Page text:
Darling (2015) Review

Darling (2015), wastes no time setting up the unsettling. Slow, creeping shots of a monochrome New York City, ripe with chilling musical cues, create an atmosphere of strained uncertainty that keeps you deliciously uncomfortable throughout.

Set in an anachronistic New York City, Darling stars a wide-eyed Lauren Ashley Carter (Premium Rush, The Woman) as Darling, the shy, newly hired caretaker of a venerable mansion owned by the dour Madame, Sean Young (Blade Runner, Ace Ventura: Pet Detective). in a moment of palpable foreboding, the Madame candidly informs her of the house’s grim past. The last caretaker jumped off the third-floor balcony, before leaving her in the desolate depths of the macabre mansion.

Left to her own devices, Darling does whatever a 20-something year old would do, she finds the expensive brandy. She proceeds to meander through the house, drink in one hand, cigarette in the other, only to discover a locked door at the end of an ominous hallway. The Madame, naturally, tells her to not mind that room, which only peaks her interest further.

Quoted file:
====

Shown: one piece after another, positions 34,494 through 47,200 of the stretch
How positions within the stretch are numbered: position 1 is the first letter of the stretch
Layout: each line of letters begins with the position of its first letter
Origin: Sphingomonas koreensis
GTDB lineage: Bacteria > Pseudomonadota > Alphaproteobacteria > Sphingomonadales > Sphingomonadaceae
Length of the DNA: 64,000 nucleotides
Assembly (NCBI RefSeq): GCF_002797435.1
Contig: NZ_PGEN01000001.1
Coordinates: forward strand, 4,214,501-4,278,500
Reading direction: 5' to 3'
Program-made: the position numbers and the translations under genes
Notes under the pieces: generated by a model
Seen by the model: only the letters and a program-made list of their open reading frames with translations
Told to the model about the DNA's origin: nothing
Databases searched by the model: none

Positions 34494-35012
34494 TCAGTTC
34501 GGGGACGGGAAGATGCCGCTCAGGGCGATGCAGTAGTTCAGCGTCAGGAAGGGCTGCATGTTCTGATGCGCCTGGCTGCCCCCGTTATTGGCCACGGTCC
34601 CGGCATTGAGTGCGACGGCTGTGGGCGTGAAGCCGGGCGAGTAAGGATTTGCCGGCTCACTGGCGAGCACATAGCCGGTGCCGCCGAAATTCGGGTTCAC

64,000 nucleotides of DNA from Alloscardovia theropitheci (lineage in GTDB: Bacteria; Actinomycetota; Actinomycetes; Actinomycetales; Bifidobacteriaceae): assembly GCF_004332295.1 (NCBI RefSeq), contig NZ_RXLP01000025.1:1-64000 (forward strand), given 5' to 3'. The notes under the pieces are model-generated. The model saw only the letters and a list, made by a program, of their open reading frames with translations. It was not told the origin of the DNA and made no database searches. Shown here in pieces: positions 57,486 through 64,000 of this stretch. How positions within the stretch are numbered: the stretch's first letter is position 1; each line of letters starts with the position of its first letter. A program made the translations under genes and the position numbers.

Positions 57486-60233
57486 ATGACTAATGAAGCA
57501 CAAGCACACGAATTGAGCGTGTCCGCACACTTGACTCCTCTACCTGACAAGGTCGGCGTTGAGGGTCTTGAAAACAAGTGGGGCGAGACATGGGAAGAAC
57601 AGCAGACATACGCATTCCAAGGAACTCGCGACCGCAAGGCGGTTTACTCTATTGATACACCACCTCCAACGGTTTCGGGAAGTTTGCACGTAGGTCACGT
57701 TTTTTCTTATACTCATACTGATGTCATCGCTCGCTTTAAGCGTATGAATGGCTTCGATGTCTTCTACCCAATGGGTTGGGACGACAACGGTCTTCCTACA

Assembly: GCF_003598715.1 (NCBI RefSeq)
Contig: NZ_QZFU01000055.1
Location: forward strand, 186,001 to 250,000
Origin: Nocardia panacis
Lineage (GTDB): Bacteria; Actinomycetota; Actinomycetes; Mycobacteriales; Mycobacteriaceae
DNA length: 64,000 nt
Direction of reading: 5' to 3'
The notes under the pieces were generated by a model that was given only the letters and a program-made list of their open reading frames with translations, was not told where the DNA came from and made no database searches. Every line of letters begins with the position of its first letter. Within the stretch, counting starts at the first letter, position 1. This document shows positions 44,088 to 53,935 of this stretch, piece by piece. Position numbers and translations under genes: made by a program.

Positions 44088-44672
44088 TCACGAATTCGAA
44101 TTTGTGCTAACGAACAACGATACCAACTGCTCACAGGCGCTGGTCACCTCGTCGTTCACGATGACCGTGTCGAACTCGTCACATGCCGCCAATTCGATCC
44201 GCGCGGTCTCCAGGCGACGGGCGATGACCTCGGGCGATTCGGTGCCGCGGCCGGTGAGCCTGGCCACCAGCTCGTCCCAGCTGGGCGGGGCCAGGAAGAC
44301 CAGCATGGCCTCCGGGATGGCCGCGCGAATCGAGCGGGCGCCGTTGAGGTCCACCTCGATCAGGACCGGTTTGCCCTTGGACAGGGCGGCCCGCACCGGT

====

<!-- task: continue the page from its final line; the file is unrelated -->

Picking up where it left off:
Distressing shots interlace the story as Darling gradually begins to fray at the edges.  Hallucinations of the locked room and the previous caretaker take hold. She eventually runs into a man, she evidently has a dark history with and brings him home. Without revealing too much, from this point on, everything spirals out of control as we witness Darling throw herself right into the deep end.

Although this might be a story about a slow descent into madness, it could also be a story about possession, a haunting or any other horror staple.

Shot in black and white, (a wise stylistic choice that helps gloss over a minuscule budget), Darling is rife with popular horror tropes. Although stylistically magnificent, the story line feels as if director Mickey Keating (Carnage Park, Pod), tossed every horror stereotype into a hat, pulled some out and haphazardly threw a story together. I am all for eerie, open endings but Darling, as a whole raises more questions than it answers. The incredible moody, haunting and unsettling majesty of the ‘old’ New York setting is perfectly set up only to be left without any payoff.

Despite a trite, noncommittal storyline, Darling is visually stunning and worth the 76 minutes to watch it, although it leaves us wanting. Lauren Ashley Carter is absolutely mesmerizing and holds our attention until the bitter end. One thing is sure, after watching this, you’ll think twice about hiring a house-sitter.



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